“There’s just very little information for the public to understand the internal workings of police departments,” Grunwald said. “At the very least, having information about who gets fired seems helpful, especially when an officer moves on and gets hired in another agency.” 

IPNO discovered the problem while compiling public records for the recently unveiled Louisiana Law Enforcement Accountability Database, a publicly available clearinghouse for records on law enforcement officers across the state. The online database, the first of its kind in Louisiana, includes misconduct claims, citizen complaints, disciplinary proceedings and use of force reports. 

Chris Kaiser, advocacy director with the ACLU of Louisiana, said IPNO’s findings on officer transfers represent a failure of “basic government transparency and accountability.”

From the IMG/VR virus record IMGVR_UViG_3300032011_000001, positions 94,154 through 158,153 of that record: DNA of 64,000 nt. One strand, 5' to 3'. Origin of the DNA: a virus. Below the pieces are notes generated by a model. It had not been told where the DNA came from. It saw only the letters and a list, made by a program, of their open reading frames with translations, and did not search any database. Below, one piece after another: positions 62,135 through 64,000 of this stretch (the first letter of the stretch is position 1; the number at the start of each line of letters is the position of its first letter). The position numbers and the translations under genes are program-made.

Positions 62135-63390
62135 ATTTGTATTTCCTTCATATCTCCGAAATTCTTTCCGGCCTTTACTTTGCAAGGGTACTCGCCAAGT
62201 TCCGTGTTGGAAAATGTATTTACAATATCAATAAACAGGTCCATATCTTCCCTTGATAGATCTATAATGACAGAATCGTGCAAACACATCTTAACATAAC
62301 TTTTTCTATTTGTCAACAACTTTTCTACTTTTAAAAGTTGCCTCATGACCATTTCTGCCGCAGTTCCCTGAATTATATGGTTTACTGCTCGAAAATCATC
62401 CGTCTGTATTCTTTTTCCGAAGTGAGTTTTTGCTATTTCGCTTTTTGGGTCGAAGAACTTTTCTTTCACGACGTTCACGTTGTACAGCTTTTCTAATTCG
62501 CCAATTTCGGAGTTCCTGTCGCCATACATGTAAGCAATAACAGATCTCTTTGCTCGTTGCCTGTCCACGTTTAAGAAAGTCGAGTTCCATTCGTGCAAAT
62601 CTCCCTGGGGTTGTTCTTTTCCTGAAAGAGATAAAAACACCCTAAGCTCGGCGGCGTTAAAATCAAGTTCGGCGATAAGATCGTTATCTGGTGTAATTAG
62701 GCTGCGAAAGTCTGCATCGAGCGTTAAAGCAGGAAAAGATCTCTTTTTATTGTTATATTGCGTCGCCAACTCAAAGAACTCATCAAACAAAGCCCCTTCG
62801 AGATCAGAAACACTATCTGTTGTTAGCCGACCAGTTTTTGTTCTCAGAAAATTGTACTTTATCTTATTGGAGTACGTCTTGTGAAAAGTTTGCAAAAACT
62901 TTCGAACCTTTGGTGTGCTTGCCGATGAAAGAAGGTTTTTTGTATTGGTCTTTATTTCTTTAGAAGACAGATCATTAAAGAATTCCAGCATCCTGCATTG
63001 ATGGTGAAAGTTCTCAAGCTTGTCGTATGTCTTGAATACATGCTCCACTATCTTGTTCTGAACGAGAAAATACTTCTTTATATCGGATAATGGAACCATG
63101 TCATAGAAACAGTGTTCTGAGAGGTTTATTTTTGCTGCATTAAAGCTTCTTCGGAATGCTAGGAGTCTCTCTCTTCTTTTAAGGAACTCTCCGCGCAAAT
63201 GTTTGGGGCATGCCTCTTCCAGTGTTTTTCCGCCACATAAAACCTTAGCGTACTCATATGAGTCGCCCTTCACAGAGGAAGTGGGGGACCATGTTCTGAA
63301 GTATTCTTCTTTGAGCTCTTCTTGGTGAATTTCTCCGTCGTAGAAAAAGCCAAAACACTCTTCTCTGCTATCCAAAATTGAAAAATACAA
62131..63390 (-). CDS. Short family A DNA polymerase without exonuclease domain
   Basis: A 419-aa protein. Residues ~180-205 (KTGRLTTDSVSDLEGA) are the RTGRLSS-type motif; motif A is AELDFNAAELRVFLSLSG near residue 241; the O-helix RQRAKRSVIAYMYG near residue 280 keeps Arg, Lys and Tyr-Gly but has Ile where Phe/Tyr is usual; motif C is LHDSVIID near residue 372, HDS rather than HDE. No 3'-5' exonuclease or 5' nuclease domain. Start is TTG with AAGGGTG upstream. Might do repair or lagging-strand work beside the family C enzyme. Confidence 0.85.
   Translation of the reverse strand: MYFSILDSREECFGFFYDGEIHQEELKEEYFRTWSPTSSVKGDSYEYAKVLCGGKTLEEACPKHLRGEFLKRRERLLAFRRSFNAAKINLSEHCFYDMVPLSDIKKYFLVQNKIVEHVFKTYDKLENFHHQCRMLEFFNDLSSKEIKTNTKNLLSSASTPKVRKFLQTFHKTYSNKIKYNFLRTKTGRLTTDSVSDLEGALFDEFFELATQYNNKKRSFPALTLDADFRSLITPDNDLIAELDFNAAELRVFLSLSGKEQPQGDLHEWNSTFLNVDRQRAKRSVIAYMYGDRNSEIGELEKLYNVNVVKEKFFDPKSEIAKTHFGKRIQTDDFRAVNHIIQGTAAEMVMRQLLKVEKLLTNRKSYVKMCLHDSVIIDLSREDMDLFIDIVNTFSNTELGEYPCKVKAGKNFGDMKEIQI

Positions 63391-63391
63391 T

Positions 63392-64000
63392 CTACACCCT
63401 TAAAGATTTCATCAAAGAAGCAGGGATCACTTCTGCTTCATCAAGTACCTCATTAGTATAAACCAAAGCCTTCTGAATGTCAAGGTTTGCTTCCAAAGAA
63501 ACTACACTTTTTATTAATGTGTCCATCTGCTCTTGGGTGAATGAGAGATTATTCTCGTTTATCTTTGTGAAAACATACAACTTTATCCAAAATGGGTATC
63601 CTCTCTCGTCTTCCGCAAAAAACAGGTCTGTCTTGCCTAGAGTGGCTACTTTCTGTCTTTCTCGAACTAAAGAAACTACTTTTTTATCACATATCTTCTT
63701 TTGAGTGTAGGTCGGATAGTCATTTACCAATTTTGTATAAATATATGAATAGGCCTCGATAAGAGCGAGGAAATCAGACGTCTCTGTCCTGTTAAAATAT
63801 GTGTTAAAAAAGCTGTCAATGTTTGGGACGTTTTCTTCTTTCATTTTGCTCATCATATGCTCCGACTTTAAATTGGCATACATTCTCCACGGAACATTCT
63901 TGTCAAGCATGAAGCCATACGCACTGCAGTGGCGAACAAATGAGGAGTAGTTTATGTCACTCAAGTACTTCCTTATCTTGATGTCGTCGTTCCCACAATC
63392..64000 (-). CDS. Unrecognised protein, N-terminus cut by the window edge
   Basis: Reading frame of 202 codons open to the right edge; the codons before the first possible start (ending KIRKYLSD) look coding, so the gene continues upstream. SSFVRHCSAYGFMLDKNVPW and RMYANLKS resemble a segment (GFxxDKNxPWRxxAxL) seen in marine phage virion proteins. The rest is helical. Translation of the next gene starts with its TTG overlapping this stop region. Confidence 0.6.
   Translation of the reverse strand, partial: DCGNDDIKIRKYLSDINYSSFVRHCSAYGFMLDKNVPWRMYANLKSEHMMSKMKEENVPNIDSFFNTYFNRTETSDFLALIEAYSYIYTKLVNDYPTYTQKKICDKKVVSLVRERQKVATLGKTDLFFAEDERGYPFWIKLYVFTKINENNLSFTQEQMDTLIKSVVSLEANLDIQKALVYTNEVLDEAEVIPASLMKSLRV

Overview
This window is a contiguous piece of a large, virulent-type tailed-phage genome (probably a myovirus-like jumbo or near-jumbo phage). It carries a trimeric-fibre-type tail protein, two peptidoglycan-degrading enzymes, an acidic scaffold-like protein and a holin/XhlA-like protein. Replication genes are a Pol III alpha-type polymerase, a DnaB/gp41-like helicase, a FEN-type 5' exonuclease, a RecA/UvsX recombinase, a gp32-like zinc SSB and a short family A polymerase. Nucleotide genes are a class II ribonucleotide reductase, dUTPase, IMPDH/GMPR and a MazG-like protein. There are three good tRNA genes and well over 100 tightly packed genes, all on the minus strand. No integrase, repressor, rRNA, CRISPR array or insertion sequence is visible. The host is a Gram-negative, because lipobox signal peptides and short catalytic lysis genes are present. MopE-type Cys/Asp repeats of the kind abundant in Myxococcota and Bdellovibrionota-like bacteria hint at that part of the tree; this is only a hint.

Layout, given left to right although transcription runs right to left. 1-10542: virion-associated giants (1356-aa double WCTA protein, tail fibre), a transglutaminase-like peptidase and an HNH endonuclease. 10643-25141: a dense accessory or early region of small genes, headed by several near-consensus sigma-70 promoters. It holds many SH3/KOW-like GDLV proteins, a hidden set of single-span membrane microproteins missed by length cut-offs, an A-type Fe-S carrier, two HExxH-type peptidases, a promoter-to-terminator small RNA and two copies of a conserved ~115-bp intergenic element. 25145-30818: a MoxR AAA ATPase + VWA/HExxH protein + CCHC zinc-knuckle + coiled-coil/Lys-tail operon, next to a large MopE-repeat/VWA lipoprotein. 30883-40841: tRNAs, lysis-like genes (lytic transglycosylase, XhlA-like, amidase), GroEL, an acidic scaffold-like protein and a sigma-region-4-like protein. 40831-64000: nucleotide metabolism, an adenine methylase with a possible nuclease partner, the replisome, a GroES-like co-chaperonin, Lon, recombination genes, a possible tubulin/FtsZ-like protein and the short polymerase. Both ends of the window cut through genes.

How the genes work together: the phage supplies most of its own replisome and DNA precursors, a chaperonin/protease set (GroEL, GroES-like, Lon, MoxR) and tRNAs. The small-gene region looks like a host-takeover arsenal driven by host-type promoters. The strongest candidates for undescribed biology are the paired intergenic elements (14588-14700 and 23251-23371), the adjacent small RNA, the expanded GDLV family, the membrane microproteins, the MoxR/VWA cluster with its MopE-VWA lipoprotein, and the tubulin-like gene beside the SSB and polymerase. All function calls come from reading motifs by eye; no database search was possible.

“I can’t understand why agencies wouldn’t be complying with (the law),” Kaiser said. “We place enormous power in the hands of police officers, and if there are folks with patterns and histories of abuse and misconduct, and in some cases, they’ve been either terminated or forced to resign from their agencies, that’s a matter of public concern.” 

Bob Wertz, law enforcement training manager for the Louisiana Commission on Law Enforcement, which includes POST, said the organization provided the data on officer separations to IPNO but haven’t yet verified the group’s findings. The data also might not be current, as POST has a staff of three people and often can’t keep up with the flood of paperwork announcing changes in employment, he said. There are about 23,000 POST-certified peace officers in Louisiana.